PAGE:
Polio (poliomyelitis) is a highly contagious viral disease. There are three types of poliovirus, types 1, 2 and 3. Infection can result in irreversible paralysis, usually of the leg muscles. In some cases the muscles that control breathing are paralysed and this can lead to death.


The Global Polio Eradication Initiative aims to eradicate the disease by providing polio vaccines to every child globally ensuring a polio-free world for future generations. Since 1988, polio case numbers have reduced by over 99.9%.

The only countries with endemic wild-type poliovirus in 2016 were Nigeria, Afghanistan and Pakistan. Wild type-2 polio has been eradicated globally since 1999 and no cases of type-3 have been reported worldwide since 2012.

In countries affected by conflict and disease-outbreaks, disruption to immunisation programmes increases the risk of re-emergence of polio.

Prior to the development of polio vaccines nearly every person became infected, with the highest disease rate being in infants and young children. New Zealand began immunising with the oral polio vaccine (OPV) in 1961. The oral  vaccine contains attenuated (weakened) live poliovirus, but is associated with a  rare risk of vaccine-derived poliovirus infection. In 2002, New Zealand introduced an inactivated polio vaccine (IPV) to stop the risk of polio caused by vaccine-derived poliovirus.

Although the oral polio vaccine continues to be in widespread use internationally a global discontinuation of the type-2 virus component of OPV has occurred in 2016 and IPV is being introduced worldwide.  

Until poliovirus is completely eradicated worldwide, there remains a risk of polio returning to any polio-free country, including New Zealand. Since 1962, seven cases of polio have been reported in New Zealand, the most recent was in 1998. Four cases were confirmed as vaccine-associated and two, classified as probably vaccine related, occurred before New Zealand changed from OPV to the IPV in 2002. One case of wild-type polio (not vaccine related) was acquired in Tonga and imported into New Zealand.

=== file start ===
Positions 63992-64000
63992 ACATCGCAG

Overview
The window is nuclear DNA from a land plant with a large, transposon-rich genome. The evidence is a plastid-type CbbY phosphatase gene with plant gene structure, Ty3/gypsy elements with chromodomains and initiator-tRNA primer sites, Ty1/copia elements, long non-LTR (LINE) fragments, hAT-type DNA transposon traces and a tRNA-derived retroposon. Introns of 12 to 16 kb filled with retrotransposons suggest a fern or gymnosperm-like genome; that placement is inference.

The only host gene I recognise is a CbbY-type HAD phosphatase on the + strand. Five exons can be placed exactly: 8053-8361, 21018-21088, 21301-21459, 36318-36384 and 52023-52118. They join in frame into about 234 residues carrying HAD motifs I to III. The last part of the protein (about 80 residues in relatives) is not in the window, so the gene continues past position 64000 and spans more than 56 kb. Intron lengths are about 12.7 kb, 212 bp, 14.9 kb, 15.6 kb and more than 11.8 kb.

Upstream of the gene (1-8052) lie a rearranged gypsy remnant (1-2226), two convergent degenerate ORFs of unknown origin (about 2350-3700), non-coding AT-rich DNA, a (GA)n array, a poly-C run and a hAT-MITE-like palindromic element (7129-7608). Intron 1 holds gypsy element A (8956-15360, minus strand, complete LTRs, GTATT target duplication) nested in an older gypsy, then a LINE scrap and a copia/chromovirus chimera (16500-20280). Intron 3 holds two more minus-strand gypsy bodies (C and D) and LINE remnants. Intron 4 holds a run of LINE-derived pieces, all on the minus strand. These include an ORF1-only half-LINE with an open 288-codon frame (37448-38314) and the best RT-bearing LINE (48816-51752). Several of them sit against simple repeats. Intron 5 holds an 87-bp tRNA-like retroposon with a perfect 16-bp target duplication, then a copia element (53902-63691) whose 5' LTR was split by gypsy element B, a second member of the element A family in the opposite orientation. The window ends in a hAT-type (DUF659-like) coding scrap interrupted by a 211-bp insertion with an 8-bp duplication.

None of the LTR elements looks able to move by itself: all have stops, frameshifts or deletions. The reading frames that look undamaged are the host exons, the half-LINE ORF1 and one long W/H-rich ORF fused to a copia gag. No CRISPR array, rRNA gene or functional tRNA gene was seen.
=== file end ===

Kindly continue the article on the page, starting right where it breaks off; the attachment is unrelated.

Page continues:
Humans are the only host for polioviruses. People infected with a poliovirus excrete the virus in their saliva and faeces, whether they have symptoms of the disease or not. Polioviruses are passed from person-to-person through the faecal-oral or oral-oral route. The viruses may be passed on through contaminated water, milk or food.


The majority of cases (approximately 95%) have no symptoms. However, while infected these people shed the poliovirus in their faeces and oral secretions and can spread the disease.

Approximately 4 to 8 in 100 cases have symptoms of minor non-specific illness, which can include a low-grade fever, fatigue, headache, vomiting, neck stiffness, sore throat or muscle pain.

In about 1 to 5 in 100 cases, the person develops aseptic (sterile) meningitis a few days after they have recovered from the non-specific symptoms. They usually recover fully.

Up to 2 in 100 cases see a rapid onset of acute flaccid (floppy) paralysis. Paralysis is either of a single limb or the respiratory system. The incubation period between exposure and development of paralytic disease is usually 7-21 days, but can vary between 3 days to 35 days.


Poliomyelitis is incurable.

During the acute illness, only supportive care can be provided to reduce complications associated with paralysis. After the person has recovered, rehabilitation may prevent or reduce post-polio deformities and increase independence.


The complications from polio depend on which part or parts of the body are affected by the poliovirus. People may experience permanent muscle weakness or paralysis, difficulty passing urine and urinary tract infections, uneven limb growth (the affected leg does not grow and the unaffected leg continues to grow normally), bone deformities, heart problems, breathing problems, cranial nerve damage, brain damage and death.

People who have had polio may develop post-polio syndrome, which is characterised by significant muscle pain and weakness 15-40 years after recovering from polio. It is thought to be related to the aging of muscles and nerves that are compensating for the original damage.


Polio can only be prevented by immunisation. Travellers are recommended to be up-to-date with polio vaccination prior to visiting countries with circulating poliovirus and be vigilant about hygiene and avoiding any risk of contaminated water or food.

Household contacts of a person with polio are usually infected before the polio has been diagnosed in the first case, so isolation of the person with polio in the home environment after diagnosis is not useful.

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